Slaid Cleaves - Wishbones

Philo

Music Reviews Slaid Cleaves
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Slaid Cleaves - Wishbones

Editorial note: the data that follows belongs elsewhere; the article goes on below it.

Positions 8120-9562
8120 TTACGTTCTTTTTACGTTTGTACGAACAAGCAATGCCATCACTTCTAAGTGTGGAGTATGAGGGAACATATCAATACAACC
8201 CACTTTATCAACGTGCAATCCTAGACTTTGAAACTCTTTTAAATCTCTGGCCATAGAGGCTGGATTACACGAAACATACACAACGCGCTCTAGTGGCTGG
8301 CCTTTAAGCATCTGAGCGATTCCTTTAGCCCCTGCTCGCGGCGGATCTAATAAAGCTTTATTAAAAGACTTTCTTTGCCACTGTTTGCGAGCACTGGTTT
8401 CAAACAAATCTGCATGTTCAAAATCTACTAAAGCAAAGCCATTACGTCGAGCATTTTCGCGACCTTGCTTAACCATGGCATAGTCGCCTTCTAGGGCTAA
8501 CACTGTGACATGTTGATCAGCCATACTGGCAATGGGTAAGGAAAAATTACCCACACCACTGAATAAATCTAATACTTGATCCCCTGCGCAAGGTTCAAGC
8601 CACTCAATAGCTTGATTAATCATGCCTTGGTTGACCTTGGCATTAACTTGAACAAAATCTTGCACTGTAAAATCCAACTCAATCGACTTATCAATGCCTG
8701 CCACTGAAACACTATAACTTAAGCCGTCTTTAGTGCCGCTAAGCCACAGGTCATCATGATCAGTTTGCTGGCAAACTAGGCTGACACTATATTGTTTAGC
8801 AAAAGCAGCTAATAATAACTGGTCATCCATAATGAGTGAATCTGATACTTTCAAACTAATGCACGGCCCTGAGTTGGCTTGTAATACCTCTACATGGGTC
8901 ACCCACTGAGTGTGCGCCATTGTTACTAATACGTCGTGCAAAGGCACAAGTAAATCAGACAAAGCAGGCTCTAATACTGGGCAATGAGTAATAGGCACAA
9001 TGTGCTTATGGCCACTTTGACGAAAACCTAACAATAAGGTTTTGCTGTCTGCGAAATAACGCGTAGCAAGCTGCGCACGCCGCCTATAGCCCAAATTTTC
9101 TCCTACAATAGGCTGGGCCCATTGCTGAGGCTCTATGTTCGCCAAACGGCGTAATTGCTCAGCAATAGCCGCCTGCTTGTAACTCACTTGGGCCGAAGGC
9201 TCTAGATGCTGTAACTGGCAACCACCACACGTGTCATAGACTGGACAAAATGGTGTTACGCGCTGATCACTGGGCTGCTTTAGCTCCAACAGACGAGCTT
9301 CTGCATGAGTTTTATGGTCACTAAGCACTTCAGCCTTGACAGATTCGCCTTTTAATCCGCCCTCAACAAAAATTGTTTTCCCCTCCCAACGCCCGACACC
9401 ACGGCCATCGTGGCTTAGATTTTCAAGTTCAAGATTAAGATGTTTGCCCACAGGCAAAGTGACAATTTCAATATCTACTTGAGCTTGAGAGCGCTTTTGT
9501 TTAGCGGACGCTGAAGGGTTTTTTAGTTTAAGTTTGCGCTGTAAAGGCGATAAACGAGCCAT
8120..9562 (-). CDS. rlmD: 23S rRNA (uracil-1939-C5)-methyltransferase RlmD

Slaid Cleaves’ 2000 album Broke Down was a revelation, a gritty, melancholy batch of rootsy story-songs about the erosion of relationships and the cost of dreams deferred. Wishbones, his first album in three years, proves a slightly more upbeat but ultimately less satisfying affair. Cleaves is an appealing singer, Jackson Browne with twang and gruffness, and he’s a fine song craftsman as well, wedding his mandolin- and dobro-driven melodies to literate, witty tales of loveable losers. But the litany of hard-luck stories gets a little monotonous after a while. Cleaves sings of gamblers, drunken brawlers, hobos riding the rails, prize fighters, jockeys and illegal immigrants—a colorful lot, to be sure. But one wonders if he hasn’t been reading too much Hemingway and Steinbeck and not enough about the lives of today’s ordinary people. Still, the story songs are his forte, and he stumbles when he moves into more autobiographical territory such as “Road Too Long,” a cliché-ridden lament about the life of the traveling musician. The title track is a fine alt.country anthem, reminiscent of early Steve Earle, and “New Year’s Day” is a rousing folk finale, full of joy and the celebration of life. In between lie a bunch of songs about losers—colorful, colloquial, and just a little too fanciful. My wish for Slaid Cleaves is that he’ll rediscover people instead of “characters.” Maybe next time.

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